Laura has worked in the insurance industry since 2006 after achieving a BSc (Hons) in Equine Science from The University of the West of England. She studied at Hartpury College in Gloucester and has extensive equine knowledge from personal experiences as well as further professional training. Laura currently has 2 horses to compete – ‘Molly’ who is an Intermediate/CCI** level eventer and ‘Lex’ who showjumps at 1.35m level – and can regularly be seen competing around the UK.
“Even if your clients have their own Public Liability insurance, you still need to cover yourself for operating as a business”
There is no escaping the fact that owning a horse is an expensive hobby. In fact, it’s more like a full-time job that costs you money rather than earns it! Many owners are looking for ways to bring in some extra cash without too much outlay on their part; those spare stables that are used for storing rugs/stable tools/grooming kits/hay and anything else that needs a home are starting to be looked at in a new light as owners realise they could make money by making their stables available for livery. But have you thought about the insurance implications of such a business venture?
Unlike Riding Establishments, there is no legal requirement for livery yards to hold Public Liability insurance, however it is strongly encouraged. The policy is designed to cover your legal liability as a business and provides cover against accidental bodily injury to individuals (e.g. anyone coming on to your yard) or accidental third party property damage caused by one of the horses on your yard. The limit of indemnity is available up to a maximum of £5 Million and can normally be extended to include cover for shows/events held on your premises or if you hire out any facilities to the public.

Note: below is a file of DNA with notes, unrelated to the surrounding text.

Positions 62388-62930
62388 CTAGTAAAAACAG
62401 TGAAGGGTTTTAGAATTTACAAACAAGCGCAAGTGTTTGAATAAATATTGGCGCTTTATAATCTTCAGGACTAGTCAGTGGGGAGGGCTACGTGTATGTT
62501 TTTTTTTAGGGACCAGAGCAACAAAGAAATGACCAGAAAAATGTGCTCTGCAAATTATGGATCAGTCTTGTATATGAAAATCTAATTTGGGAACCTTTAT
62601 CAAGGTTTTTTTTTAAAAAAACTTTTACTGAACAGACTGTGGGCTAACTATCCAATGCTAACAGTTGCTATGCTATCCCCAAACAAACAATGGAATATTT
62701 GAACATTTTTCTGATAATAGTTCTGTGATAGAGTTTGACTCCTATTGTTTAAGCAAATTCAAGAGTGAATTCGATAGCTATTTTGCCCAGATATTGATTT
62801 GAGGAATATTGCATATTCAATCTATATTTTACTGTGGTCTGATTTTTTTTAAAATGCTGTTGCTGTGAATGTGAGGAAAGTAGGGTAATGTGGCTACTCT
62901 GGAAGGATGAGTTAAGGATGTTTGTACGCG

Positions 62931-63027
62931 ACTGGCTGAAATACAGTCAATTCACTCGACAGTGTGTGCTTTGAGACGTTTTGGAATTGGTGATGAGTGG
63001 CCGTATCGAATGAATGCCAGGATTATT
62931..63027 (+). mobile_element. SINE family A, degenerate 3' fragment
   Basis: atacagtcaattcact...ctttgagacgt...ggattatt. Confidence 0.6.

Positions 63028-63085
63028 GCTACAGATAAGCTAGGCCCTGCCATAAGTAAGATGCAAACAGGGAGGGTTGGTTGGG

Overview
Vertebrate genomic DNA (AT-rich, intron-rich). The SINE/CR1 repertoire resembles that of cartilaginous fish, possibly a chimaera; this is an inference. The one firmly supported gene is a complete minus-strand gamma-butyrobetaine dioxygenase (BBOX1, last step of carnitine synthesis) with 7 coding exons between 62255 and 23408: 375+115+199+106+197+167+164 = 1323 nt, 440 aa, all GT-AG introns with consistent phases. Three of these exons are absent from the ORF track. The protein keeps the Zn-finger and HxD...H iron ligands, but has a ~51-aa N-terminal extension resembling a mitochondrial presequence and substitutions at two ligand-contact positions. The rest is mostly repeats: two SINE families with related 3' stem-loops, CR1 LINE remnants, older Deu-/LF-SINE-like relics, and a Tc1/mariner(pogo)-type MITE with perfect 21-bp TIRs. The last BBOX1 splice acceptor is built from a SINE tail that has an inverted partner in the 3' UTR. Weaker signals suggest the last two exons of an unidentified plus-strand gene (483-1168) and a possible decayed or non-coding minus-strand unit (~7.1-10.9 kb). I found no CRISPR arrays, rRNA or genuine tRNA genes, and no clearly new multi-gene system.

You may think you are covering yourself sufficiently by ensuring your clients have their own Public Liability insurance in place, but whilst this is recommended it does not guarantee to leave you in the clear in the case of third party damage. What if, for example, your own horse was turned out with a livery horse and one day they escaped out of the field due to some damaged fencing. The worst case scenario hardly bares thinking about, but even if the only damage is minor scraping to a third party’s car, there is no way to categorically say which horse was responsible for the dent and you, as the person responsible for maintaining the fencing, could be held liable for any losses sustained by the third party.
There are other optional extensions available as well including Care, Custody & Control cover (recommended if you are involved in the care of anyone else’s horses) and Employers’ Liability cover (legally required if you have anyone working for you, whether paid in cash, paid in kind or voluntary). Make sure you don’t end up losing out substantially due to insufficient insurance cover, or you could find your lucrative business idea turns out to be another way of generating significant financial expense.